Judas Iscariot, one of the twelve apostles, was someone who knew Jesus well. He had been with Jesus from the beginning of the public ministry. He ate with Jesus, traveled with Jesus, studied with Jesus, talked with Jesus, and had given up his way of life to follow Jesus. Judas knew Jesus well. He knew all the claims Jesus had made, he saw all the miracles Jesus had performed, and he was a witness to all of the lives that were transformed because of Jesus. Judas believed in Jesus and had great hope for the things that this messiah would accomplish. However, in spite of his intimate relationship with Jesus, Judas is able to muster the temerity needed to betray his teacher and friend.
Judas not only turned Jesus over to the authorities, he got paid for it. Given the circumstances surrounding the betrayal it is easy to see why Judas is often talked about with contempt. But as I sit here and think about this man who messed up so horribly I can’t help but wonder how closely I sometimes follow in his footsteps.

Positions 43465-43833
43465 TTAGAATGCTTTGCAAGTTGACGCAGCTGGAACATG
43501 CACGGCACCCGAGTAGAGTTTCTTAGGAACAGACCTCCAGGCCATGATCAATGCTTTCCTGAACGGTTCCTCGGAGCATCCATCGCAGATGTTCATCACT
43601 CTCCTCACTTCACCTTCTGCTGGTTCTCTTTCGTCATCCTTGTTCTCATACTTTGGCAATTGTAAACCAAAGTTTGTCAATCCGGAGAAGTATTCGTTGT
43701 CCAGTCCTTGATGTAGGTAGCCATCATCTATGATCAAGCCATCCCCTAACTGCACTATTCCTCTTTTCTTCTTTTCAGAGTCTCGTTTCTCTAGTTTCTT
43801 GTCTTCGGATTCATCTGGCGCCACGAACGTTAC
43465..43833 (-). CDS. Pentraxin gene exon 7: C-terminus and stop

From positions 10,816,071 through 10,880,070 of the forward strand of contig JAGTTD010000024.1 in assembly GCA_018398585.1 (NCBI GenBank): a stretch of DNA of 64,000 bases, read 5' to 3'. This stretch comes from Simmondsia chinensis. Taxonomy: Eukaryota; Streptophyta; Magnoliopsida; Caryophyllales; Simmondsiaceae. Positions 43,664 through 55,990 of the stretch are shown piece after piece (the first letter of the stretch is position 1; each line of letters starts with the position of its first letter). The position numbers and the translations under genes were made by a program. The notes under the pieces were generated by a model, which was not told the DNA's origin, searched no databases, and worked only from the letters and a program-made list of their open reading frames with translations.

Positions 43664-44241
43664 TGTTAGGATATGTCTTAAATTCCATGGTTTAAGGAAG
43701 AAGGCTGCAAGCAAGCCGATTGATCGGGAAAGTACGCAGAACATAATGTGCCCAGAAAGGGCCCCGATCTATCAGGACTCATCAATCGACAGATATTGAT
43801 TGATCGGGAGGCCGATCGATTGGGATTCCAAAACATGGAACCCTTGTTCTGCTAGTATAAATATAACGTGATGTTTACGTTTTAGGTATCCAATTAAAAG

One meaning of betrayal is “to fail or desert especially in a time of need.” I cannot count the times in my life when I should have been there for Jesus only to be missing in action. God brings people into my life all the time. I believe that those people are there as an opportunity for me to join God in His work. He asks me to feed the hungry, clothe the naked, comfort the hurting, visit the prisoners, and make disciples of the lost – in short, help those in need.
Jesus gave his followers the responsibility of responding to these opportunities so that God could be glorified and people would come to know His love. Jesus said that he would have to leave earth and that he needed his followers to carry on the mission. When I don’t seize the opportunity to help the hurting and disadvantaged I betray Jesus and the trust that he put in me to do his will. If I don’t respond to those in need how am I any better than Judas?
I guess the one advantage I have over Judas is that I have not given up. Judas was so grieved by his sin that he killed himself. While I grief for the sin in my life, I also celebrate God’s forgiveness and plan to take advantage of the clean slate that His forgiveness provides. I pray that God will make me more aware of opportunities to serve and will gently prod me to respond appropriately.